Why You Should Consider Keeping Your Baby Name A Secret

 

Almost as soon as you announce your pregnancy, friends and family start asking if you have chosen a name. This is one of the most asked-questions after “are you having a boy or girl?” and “when are you due?” Between the most popular baby names and the more unusual choices, the options are endless when it comes to picking a name for your little one. While some think parents should share their baby name with the world well before the birth, there’s a strong case for keeping it secret. It is your choice and it is fine if you and your partner keep tight-lipped about it. And while it may bother friends, family and even complete strangers, you are not violating any rule for concealing this information.

The following are some reasons why you may want to consider keeping your baby name a secret until you give birth:

The element of surprise

Many couples reveal the sex of their baby as early as possible. And they often share details about their nursery decor, choice of stroller and even weekly or monthly doctor appointments. So why not keep one element of your pregnancy a surprise? There’s something special about introducing your baby to friends and family and using that as the opportunity to share their name. If you choose not to find out the gender beforehand, that can be another great excuse for not revealing the name in advance.

Names may change.

Some parents struggle with choosing the perfect name and choose to wait until after the baby is born to see which name suits them best. You also have the freedom to change your mind if your top choice name doesn’t feel quite right after your child is born.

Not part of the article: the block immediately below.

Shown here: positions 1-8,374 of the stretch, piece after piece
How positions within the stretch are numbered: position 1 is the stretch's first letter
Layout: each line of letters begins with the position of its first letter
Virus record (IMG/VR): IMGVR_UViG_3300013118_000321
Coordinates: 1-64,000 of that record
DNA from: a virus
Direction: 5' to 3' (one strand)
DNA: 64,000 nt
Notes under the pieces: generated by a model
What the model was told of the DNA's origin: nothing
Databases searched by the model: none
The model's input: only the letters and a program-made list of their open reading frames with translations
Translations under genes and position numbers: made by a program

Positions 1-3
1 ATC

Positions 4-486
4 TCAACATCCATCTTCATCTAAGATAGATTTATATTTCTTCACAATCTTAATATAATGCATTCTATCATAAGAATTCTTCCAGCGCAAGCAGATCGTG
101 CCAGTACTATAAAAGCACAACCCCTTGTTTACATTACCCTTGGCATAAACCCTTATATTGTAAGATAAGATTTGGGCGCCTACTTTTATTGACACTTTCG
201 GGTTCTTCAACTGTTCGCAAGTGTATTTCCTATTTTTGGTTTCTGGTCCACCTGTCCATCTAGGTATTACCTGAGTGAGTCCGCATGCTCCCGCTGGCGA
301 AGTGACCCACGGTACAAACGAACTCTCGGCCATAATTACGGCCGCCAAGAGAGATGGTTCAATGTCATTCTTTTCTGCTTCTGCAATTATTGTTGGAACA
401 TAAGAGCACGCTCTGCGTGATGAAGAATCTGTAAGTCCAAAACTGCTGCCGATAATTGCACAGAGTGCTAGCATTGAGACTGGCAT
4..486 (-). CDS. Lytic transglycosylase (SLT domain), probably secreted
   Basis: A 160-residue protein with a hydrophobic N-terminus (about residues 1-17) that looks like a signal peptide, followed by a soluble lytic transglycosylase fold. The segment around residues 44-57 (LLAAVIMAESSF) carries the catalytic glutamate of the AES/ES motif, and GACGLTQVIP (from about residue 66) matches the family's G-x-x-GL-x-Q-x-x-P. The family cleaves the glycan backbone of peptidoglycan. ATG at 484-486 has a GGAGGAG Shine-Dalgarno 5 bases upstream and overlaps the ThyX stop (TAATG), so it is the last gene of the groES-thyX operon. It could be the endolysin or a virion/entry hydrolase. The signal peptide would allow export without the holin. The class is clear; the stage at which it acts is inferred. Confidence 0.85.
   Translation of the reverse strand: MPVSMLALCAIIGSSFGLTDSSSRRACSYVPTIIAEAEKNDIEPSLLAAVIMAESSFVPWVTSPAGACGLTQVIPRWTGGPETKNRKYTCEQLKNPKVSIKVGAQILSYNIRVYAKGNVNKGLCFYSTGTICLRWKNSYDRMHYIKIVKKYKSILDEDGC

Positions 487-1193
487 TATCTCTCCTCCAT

Name stealing happens.

Name stealing can be far more painful (emotionally) than having your wallet lifted or your phone stolen. Whether it’s.a family name or a unique name that you feel especially excited about, then you probably want to keep it to yourself. Name stealing can also ruin a friendship if it’s a pal who might mean well, but just can’t help themselves from using your chosen name as “inspiration”.

Sharing your baby’s name can trigger unwelcome comments.

If you don’t want family, friends, or even strangers take away from the excitement of the special name you’ve selected, then you might not want to share it. Even the most well-meaning people have a hard time keeping their genuine reactions to themselves, so you could end up wondering what your sister-in-law really meant by the way she said, “oh, that’s interesting” when you told her what you’d settled on for your unborn son. And you really don’t want to hear about your Aunt’s friend’s sister with the same name who was a pyromaniac, so don’t give anyone a chance to share that information with you. Lastly, you don’t want to hear from your least favorite mom at school pick up that she knows at least 7 other people who just named their baby the same name you have chosen.

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